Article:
and I can continue writing up our London Adventures of last Sunday.
After the service in Westminster Abbey, we emerged into a blistering cold wind and mooched around Parliament Square. The Clock kindly stood still for photographs, and then Big Ben obligingly struck 12 - the sonorous chimes echoing over the squalling gulls and squawking sight-seers.
|Looking east from the Blue Bridge on St. James's Park Lake. Wikipedia|
Round the corner, along towards St James' Park, looking bright and welcoming in the crisp light, hosts of nodding daffodils brightening up the scene, and there was a discrete doorway to the underground Churchill War Rooms Museum.
|Public entrance, before the 2012 redesign, Clive Steps with the Treasurybuilding on the right and the Foreign and Commonwealth Office on the left. http://en.wikipedia.org/wiki/Churchill_War_Rooms|
What struck me was what a Great Character Churchill was. His story can be read elsewhere, but to fight through three major wars, working up to 18 hours a day in World War 2, to write Nobel Prize winning book, to paint very decent oil paintings, and to earn so much money through writing (although it did mention that American friends bailed him out of one personal financial crisis) - when I look at current recent Prime Ministers they appear pale shadows of the sort of person he was. And the conditions his staff worked in, underground in stuffy, insanitary, gloomy, cramped and uncongenial underground bunkers.There was a board displaying the weather up above - Sunny, Raining, or, if a bombing raid was in progress, Windy. Sometimes the staff would stay below ground for days, sleeping in very basic accommodation in an even lower underground level.
After all that it was late, and past lunch time. We walked along the edge of the park, across the Horse Guards Parade Ground and through the arch to Whitehall. There was a long-suffering young soldier under the arch, with sword held truly vertical, managing to maintain his composure as people took pictures of their friends standing beside him. Through the next courtyard, and - we couldn't have timed it better - they were about to change the two mounted soldiers who had been stationed in their "sentry-stables". A shout, and two huge brown horses came clopping out of a gateway, straight at the rows of tourists who were milling about in the way. They scattered hither and thither, squeaking like mice, while the soldiers and their chargers proceeded without hesitation to their positions. A couple more shouts and a bit of stamping about from the sergeant in charge, and the changeover was completed.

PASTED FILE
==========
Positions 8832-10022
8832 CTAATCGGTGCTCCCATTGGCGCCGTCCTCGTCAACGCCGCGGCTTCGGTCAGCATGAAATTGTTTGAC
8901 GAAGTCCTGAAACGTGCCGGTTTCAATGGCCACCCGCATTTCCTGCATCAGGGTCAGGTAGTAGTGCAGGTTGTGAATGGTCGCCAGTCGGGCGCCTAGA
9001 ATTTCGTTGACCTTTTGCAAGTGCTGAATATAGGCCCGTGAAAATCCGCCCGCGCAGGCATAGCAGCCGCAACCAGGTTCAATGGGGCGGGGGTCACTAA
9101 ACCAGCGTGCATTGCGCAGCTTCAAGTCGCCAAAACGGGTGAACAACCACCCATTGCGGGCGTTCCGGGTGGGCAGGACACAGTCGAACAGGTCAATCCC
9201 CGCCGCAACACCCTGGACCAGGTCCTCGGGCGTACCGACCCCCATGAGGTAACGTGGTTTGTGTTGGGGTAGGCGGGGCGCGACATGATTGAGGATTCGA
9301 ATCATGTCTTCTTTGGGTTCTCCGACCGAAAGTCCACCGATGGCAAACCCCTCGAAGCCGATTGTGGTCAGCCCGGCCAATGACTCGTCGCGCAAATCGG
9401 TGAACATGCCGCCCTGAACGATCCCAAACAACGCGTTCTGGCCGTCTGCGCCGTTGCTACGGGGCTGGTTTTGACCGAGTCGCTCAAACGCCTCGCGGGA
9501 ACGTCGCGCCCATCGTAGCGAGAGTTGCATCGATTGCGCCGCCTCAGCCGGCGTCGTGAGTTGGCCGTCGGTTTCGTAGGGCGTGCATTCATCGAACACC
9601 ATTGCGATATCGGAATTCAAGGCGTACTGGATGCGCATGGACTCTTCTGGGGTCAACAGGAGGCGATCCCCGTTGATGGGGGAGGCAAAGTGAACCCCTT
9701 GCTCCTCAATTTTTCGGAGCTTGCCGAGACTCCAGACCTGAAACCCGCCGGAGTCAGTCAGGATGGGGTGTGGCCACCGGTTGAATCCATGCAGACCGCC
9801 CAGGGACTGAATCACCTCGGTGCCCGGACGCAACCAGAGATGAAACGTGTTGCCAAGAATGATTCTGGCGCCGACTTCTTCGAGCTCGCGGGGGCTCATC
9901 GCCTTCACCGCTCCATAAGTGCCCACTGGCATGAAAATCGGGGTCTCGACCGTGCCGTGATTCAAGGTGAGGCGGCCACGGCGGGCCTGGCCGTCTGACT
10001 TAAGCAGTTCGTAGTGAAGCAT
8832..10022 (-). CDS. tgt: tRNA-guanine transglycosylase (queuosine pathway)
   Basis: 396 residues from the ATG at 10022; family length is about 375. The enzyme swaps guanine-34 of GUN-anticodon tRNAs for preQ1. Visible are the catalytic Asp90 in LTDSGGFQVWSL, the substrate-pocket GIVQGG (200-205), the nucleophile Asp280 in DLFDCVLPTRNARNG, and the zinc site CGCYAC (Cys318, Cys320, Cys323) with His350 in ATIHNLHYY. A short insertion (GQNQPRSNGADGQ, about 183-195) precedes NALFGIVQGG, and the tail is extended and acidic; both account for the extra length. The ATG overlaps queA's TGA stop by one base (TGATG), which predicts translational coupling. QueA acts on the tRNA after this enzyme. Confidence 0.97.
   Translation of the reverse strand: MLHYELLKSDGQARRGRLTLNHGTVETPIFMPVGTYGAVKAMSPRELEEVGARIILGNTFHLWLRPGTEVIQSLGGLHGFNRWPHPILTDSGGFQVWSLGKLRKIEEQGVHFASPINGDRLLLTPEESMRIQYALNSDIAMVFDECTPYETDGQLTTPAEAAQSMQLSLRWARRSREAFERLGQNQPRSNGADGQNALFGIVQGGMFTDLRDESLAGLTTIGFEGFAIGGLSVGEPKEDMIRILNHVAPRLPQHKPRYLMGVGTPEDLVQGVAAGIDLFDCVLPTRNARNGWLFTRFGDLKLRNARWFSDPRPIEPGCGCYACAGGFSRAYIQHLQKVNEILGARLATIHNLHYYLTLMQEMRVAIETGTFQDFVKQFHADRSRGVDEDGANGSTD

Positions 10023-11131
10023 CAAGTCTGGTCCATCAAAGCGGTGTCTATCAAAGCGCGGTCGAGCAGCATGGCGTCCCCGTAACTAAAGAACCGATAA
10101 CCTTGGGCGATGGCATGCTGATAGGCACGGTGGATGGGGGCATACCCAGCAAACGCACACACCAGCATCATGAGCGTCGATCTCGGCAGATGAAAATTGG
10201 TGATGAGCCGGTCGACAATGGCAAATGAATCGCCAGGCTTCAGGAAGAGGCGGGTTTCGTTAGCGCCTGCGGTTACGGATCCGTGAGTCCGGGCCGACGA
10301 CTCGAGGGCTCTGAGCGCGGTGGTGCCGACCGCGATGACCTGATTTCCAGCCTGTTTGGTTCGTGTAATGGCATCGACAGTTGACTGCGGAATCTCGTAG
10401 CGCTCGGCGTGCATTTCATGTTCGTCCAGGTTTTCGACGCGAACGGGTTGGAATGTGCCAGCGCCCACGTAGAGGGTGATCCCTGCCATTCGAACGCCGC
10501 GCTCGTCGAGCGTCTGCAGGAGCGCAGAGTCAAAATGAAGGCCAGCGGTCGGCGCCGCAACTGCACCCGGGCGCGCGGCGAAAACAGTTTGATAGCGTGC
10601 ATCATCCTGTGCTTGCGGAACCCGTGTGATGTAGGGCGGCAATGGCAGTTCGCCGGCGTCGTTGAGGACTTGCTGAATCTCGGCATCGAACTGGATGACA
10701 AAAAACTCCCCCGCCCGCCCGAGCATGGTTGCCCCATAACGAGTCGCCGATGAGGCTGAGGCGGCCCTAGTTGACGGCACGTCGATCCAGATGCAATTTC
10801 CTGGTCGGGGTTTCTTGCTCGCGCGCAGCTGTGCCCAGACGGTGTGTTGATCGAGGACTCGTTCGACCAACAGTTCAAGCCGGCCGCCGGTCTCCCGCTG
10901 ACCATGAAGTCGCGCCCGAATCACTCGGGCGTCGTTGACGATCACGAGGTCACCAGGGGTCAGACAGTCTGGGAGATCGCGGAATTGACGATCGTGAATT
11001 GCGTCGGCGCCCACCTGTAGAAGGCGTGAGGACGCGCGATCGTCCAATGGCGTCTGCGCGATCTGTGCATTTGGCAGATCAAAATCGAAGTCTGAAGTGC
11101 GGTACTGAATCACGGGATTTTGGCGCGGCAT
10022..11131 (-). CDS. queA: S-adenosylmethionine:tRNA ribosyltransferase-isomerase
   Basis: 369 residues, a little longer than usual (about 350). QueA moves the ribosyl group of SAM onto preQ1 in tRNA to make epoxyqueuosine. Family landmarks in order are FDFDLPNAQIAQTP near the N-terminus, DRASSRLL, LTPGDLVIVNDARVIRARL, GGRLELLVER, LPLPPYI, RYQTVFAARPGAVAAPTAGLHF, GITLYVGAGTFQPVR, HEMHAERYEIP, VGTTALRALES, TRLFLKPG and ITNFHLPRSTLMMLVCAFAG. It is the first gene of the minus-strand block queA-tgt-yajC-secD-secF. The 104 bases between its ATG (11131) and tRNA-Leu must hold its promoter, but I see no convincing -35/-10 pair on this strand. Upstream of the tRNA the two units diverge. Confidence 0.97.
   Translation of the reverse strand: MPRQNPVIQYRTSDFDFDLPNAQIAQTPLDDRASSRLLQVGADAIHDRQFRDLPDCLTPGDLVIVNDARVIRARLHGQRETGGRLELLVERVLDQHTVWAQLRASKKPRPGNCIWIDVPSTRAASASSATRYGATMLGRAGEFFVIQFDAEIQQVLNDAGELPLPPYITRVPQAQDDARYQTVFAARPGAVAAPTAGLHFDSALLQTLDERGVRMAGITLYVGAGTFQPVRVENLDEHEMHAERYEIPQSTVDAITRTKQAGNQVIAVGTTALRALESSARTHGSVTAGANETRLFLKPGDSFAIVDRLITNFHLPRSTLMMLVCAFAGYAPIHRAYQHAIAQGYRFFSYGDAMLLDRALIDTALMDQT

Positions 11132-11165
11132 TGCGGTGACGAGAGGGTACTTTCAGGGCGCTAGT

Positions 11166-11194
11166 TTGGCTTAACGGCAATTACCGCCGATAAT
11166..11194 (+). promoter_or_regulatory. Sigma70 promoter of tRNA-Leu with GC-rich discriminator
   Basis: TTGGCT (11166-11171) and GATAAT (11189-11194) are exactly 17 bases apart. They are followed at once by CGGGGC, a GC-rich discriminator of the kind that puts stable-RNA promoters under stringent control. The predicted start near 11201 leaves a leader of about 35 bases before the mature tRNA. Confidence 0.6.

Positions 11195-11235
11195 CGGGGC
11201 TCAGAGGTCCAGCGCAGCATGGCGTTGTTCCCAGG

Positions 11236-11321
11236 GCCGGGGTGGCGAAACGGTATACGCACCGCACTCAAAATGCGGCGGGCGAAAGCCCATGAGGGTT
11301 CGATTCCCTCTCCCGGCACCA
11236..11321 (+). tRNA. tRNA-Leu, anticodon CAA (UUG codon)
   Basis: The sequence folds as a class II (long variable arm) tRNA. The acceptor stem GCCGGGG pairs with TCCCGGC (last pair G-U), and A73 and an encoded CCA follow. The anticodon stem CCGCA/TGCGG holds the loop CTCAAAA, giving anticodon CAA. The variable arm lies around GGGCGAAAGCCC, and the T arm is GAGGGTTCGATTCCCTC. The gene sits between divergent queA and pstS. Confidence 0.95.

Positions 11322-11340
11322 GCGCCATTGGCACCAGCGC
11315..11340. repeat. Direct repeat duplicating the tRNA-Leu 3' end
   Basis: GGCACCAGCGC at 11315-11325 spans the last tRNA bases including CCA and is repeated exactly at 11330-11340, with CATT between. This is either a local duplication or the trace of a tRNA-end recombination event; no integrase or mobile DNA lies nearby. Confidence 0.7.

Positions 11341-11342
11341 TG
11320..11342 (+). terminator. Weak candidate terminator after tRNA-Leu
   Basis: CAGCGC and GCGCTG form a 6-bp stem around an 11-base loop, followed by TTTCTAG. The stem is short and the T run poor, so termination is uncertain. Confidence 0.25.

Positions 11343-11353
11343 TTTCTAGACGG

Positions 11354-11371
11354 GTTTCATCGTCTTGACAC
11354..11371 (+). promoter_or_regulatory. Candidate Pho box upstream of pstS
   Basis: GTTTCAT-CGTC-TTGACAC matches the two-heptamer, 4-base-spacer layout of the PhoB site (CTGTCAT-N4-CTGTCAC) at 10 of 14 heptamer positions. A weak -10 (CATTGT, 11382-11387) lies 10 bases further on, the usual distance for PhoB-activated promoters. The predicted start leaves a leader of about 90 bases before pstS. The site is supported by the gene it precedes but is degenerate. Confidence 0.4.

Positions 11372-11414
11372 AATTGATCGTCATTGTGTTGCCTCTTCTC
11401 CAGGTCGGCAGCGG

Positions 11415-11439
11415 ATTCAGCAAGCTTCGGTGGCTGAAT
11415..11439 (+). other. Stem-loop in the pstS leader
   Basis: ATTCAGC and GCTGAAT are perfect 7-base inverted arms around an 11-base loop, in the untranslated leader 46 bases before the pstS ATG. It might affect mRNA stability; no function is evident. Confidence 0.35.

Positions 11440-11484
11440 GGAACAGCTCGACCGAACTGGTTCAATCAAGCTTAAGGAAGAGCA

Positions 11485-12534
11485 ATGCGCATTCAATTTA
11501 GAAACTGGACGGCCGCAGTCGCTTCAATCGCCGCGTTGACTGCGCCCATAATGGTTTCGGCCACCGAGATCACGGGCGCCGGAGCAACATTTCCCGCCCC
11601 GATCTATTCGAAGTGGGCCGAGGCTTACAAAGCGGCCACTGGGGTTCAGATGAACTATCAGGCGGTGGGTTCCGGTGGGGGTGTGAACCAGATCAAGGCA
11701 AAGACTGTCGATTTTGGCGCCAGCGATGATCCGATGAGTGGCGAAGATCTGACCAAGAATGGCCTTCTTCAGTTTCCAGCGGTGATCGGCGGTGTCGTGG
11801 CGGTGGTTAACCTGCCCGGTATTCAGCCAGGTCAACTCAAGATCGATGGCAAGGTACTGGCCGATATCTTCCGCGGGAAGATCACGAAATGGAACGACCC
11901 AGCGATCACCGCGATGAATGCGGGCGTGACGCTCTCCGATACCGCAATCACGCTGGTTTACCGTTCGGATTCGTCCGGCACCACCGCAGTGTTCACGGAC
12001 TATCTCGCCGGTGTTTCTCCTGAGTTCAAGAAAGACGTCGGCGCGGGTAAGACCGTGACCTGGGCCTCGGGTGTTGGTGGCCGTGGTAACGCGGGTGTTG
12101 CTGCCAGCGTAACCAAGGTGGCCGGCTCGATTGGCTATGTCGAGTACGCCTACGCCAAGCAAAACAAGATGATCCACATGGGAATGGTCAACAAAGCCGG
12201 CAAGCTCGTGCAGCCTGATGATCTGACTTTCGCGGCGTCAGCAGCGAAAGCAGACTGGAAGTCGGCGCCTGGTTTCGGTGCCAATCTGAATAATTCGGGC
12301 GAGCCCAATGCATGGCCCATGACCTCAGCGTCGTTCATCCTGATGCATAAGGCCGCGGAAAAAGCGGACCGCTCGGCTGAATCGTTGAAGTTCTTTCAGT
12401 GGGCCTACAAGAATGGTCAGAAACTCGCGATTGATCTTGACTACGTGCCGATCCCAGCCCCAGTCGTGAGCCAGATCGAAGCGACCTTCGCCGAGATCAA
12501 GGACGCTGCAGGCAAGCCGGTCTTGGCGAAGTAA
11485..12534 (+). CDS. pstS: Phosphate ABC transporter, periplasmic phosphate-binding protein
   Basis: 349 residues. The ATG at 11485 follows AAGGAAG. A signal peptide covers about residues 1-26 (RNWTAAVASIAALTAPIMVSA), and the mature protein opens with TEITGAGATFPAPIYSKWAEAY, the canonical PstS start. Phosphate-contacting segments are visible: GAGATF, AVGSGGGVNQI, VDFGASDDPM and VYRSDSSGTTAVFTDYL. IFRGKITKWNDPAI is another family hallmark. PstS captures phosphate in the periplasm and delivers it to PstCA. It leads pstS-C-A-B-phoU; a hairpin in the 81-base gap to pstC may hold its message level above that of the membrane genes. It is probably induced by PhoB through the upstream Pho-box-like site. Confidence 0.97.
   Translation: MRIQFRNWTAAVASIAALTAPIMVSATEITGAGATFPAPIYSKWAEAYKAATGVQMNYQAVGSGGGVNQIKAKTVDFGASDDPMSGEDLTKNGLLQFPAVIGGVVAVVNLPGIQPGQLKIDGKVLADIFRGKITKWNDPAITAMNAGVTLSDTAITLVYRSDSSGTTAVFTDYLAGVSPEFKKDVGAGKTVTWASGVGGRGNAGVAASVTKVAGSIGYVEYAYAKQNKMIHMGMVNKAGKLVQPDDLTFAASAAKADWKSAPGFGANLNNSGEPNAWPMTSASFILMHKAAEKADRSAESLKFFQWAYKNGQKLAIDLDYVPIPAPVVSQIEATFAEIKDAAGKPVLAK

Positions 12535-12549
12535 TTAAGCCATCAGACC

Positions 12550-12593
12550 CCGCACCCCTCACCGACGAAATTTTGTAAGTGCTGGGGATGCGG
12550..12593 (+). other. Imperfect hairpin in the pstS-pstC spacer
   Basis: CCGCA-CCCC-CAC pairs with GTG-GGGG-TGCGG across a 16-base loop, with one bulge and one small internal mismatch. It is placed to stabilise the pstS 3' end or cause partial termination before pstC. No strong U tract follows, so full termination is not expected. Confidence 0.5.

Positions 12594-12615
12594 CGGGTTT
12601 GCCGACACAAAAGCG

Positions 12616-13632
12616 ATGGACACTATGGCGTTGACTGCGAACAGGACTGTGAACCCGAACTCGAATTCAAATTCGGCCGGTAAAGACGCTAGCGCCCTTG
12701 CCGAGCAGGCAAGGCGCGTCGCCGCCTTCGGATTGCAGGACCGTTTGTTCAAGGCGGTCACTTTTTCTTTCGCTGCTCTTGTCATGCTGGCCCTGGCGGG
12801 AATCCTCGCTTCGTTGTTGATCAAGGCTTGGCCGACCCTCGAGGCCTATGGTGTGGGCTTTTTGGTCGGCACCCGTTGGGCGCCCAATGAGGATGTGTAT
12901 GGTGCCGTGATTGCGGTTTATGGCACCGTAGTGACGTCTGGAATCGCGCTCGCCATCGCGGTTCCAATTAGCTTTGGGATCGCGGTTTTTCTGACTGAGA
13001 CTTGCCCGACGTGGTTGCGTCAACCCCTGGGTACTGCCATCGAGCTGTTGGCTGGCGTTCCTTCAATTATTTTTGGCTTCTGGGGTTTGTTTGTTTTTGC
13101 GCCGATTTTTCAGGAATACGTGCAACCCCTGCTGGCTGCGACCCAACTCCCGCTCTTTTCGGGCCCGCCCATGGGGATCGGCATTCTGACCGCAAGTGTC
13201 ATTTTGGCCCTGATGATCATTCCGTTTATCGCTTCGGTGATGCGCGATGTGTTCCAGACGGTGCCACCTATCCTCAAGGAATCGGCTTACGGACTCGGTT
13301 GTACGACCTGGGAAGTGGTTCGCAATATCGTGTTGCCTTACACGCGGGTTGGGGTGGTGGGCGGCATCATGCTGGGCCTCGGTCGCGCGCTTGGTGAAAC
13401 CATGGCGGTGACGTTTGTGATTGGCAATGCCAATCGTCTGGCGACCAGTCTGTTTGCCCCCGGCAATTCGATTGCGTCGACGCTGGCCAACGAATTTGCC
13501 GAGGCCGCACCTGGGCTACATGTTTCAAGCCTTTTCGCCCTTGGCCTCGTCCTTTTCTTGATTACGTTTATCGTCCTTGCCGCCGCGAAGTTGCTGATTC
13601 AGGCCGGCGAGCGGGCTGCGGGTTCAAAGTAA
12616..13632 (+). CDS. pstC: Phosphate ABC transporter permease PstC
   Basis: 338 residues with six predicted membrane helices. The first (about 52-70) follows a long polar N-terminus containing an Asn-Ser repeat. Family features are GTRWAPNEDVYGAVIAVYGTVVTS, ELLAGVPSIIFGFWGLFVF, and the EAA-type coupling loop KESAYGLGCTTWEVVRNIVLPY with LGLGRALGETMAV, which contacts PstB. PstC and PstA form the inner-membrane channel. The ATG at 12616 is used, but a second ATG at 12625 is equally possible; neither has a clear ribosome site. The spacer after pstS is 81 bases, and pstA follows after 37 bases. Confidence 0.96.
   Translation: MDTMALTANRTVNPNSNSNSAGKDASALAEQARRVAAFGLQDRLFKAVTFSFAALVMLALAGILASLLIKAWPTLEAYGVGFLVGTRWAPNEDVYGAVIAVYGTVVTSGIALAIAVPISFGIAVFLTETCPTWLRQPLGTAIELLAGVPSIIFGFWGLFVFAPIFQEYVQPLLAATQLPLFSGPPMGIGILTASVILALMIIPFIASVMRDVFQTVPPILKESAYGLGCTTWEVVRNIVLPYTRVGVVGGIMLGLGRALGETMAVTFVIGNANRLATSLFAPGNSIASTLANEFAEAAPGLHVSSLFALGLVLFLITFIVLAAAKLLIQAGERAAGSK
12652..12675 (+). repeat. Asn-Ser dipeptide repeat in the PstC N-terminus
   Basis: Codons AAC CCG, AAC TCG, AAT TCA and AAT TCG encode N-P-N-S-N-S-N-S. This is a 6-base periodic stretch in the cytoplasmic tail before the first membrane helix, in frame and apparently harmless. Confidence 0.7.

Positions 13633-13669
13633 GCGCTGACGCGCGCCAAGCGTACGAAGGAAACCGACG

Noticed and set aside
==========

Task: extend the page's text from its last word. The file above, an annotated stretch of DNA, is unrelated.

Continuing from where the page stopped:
We continued on our way towards Trafalgar Square, diving into a reasonably traditional-looking pub, serving everything from traditional-looking fish-and-chips and bangers-and-mash to nachos and chilli prawns.
Our Americans had fish-and-chips - one decided to brave the mushy peas, the other stuck with "garden" peas. We had bangers-and-mash (we'd had fish and chips the previous night!)
It was quite a challenge, trying to answer questions about the historical setting of everything we had seen. My history knowledge has huge gaps, as I gave up history in school shortly after Queen Elizabeth, and rejoined it when I changed schools to find myself with Gladstone and Disraeli. Anything in between has been gleaned from reading fiction; Georgette Heyer (snippets about the wars with France, and Jane Austen (who appears to have been fairly oblivious to world events), Sharpe stories and C S Forester "Hornblower" books, and also programme notes in classical music concerts (Handel's Water Music - the Hanoverian succession? 1812 Overture, something to do with a battle?)
To be continued....